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UBC Theses and Dissertations

All-polymer flexural plate wave devices for sensing and actuation Berring, John


Polymer based flexural plate wave (FPW) chemical sensors are unique among guided acoustic devices in that they are comprised of components with similar elastic moduli. As a result, they can be very sensitive to stiffness and stress variations in an applied sensing layer. This property may be leveraged to detect the presence of an analyte or to interrogate the mechanical properties of the applied polymer. In this work, polyvinylidene fluoride (PVDF) based, polyethylene dioxythiophene polystyrene sulfonate (PEDOT:PSS) coated FPW devices are fabricated and tested with the purpose of developing an all-polymer VOC sensor. The sensors are coated in polyvinyl acetate (PVAc) and polystyrene (PS) sensing layers and exposed to varying concentrations of toluene during testing. The PS coated sensors show a sensitivity of -80 cm²/g to -200 cm²/g while the PVAc coated devices demonstrate a sensitivity of -240 cm²/g to -490 cm²/g. A performance model is proposed which seeks to describe the sensing layer mechanical properties as a function of analyte vapour concentration in order to predict the sensor resonant frequency. The predictions of this model are compared with experimental results and design modifications are proposed. Along with this, soft material mechanical characterisation is investigated with the purpose of developing a tool for measuring composite resin properties during cure. Finally, it is proposed that these devices may be used to drive acoustic streaming in microfluidic systems. To test the concept, droplets of fluid are applied to the device substrates and acoustically driven flow rates are measured.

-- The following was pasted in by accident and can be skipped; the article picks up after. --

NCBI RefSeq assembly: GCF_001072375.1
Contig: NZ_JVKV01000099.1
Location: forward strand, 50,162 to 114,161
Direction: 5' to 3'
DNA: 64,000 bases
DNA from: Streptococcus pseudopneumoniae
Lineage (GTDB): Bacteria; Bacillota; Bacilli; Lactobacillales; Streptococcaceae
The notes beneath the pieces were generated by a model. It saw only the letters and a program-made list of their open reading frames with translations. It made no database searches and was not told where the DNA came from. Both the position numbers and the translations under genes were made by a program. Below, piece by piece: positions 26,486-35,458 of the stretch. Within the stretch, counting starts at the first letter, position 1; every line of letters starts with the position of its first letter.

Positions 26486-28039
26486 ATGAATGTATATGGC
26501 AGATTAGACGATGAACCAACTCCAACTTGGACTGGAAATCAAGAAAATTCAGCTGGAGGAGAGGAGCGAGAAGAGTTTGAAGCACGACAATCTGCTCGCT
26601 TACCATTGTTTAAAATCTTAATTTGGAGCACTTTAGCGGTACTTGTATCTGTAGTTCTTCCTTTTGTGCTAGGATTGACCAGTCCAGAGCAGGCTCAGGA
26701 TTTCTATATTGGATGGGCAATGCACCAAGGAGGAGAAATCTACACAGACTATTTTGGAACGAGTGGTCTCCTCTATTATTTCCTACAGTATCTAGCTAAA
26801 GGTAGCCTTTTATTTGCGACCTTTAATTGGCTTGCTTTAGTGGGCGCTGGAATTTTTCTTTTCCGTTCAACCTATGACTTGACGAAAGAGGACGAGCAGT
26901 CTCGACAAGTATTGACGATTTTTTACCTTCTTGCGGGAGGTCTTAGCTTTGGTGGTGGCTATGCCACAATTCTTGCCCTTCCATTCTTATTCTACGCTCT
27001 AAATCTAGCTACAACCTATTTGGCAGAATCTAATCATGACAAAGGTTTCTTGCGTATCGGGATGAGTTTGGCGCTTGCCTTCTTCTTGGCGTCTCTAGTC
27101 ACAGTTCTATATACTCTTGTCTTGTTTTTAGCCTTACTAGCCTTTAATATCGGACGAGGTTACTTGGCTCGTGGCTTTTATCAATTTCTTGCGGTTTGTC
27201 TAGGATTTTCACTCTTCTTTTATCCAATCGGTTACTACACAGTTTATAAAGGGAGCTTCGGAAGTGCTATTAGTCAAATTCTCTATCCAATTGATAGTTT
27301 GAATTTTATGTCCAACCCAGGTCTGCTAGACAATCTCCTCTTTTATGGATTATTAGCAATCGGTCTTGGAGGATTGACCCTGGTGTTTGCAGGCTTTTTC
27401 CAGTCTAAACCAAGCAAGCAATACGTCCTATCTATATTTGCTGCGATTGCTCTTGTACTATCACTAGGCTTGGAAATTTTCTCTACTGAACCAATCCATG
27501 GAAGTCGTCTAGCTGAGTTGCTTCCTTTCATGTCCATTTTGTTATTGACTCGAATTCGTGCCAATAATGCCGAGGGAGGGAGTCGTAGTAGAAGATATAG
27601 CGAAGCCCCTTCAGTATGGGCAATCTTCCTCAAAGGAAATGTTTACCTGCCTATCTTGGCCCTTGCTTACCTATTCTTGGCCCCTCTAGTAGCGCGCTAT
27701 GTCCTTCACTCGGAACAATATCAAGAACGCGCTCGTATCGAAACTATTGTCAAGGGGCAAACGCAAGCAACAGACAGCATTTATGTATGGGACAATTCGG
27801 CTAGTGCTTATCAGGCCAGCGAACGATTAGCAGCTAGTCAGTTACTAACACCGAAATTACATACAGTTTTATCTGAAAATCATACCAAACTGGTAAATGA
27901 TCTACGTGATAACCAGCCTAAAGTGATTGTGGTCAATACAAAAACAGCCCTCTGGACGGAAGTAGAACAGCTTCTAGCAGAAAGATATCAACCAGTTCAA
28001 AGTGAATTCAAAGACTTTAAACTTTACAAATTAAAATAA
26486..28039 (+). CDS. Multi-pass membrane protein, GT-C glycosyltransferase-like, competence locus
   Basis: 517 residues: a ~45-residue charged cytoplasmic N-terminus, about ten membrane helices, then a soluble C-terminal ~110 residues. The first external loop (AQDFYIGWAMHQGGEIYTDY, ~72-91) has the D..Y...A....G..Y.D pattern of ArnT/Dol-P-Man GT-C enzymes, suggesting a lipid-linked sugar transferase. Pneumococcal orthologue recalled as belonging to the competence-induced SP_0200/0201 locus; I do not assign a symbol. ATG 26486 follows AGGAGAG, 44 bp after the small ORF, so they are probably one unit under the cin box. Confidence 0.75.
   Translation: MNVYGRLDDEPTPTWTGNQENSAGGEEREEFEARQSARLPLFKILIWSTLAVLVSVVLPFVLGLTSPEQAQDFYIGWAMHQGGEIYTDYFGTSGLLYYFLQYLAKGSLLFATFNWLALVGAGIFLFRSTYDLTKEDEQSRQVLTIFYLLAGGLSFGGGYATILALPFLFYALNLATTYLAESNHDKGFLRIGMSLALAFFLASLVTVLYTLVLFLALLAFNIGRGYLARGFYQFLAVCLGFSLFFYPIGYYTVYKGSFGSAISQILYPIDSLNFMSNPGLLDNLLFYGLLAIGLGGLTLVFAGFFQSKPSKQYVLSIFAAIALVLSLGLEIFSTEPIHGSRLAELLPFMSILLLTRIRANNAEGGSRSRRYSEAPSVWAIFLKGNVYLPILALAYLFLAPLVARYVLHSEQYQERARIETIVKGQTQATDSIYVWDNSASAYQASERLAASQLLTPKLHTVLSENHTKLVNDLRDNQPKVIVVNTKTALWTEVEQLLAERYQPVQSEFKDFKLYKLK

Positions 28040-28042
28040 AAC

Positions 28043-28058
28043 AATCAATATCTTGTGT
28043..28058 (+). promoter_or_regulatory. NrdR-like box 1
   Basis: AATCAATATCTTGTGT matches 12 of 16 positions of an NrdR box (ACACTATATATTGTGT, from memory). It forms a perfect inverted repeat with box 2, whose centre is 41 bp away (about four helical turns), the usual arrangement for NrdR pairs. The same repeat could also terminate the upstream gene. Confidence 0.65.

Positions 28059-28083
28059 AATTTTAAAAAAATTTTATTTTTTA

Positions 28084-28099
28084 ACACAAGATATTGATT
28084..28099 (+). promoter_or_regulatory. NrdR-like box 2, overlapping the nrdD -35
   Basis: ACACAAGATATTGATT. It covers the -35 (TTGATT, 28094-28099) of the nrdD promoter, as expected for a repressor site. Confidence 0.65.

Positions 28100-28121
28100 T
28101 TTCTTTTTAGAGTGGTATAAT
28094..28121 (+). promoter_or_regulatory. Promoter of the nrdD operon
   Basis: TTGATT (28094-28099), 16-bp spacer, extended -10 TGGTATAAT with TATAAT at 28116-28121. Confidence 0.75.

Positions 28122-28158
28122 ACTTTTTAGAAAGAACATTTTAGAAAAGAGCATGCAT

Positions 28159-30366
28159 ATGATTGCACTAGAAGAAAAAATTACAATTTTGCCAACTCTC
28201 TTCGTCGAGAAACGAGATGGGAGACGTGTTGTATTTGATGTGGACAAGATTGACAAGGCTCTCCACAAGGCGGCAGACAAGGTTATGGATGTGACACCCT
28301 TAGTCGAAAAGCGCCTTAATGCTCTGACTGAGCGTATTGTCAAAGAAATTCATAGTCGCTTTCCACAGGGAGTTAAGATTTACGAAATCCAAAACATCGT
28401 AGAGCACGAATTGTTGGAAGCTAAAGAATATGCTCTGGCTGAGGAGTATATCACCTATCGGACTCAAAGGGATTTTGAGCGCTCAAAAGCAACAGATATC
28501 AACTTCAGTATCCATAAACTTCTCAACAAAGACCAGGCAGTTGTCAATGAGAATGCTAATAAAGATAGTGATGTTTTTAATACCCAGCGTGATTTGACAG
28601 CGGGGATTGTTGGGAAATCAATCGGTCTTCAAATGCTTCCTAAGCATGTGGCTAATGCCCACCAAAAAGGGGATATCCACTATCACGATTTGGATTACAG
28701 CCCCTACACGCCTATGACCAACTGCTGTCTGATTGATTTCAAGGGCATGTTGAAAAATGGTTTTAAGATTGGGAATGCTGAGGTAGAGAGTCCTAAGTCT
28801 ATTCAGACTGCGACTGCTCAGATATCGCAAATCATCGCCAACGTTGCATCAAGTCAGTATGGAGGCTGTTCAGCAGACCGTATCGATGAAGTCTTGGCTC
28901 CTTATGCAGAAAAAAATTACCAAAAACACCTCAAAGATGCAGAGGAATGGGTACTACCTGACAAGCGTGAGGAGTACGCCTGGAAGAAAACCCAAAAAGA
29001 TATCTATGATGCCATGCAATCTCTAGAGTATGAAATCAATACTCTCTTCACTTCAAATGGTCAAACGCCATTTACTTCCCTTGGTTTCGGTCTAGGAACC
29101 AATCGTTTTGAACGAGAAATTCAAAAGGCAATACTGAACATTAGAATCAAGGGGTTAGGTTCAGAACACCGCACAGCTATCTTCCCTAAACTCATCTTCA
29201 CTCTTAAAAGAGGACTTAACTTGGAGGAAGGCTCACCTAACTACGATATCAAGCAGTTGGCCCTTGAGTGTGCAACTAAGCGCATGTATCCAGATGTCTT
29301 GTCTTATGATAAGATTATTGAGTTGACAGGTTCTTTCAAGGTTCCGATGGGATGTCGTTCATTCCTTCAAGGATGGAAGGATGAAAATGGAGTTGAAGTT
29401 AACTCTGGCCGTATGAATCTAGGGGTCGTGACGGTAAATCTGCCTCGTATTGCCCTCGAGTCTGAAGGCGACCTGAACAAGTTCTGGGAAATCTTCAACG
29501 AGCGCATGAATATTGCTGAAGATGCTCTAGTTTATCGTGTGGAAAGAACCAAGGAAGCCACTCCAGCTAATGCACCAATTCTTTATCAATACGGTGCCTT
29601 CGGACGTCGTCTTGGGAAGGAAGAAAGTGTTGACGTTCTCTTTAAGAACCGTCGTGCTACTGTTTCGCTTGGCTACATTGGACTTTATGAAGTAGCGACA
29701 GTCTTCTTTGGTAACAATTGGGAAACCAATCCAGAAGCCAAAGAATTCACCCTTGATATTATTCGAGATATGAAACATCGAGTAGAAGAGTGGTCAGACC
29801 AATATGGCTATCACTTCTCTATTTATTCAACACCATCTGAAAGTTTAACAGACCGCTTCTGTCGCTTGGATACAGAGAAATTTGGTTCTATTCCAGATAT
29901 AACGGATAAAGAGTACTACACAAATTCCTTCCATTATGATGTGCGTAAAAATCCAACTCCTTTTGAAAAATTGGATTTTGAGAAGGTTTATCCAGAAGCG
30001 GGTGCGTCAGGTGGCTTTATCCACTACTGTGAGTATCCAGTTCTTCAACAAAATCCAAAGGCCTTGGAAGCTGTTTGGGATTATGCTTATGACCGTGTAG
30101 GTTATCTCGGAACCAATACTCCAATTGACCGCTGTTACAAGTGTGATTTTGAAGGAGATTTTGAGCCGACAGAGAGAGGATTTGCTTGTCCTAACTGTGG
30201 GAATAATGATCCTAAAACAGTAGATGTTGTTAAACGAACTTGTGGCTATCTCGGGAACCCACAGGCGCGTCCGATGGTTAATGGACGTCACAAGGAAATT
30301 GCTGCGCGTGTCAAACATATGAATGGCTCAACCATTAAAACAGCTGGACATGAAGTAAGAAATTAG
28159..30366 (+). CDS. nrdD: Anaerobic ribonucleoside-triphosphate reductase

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Attribution-NonCommercial-NoDerivatives 4.0 International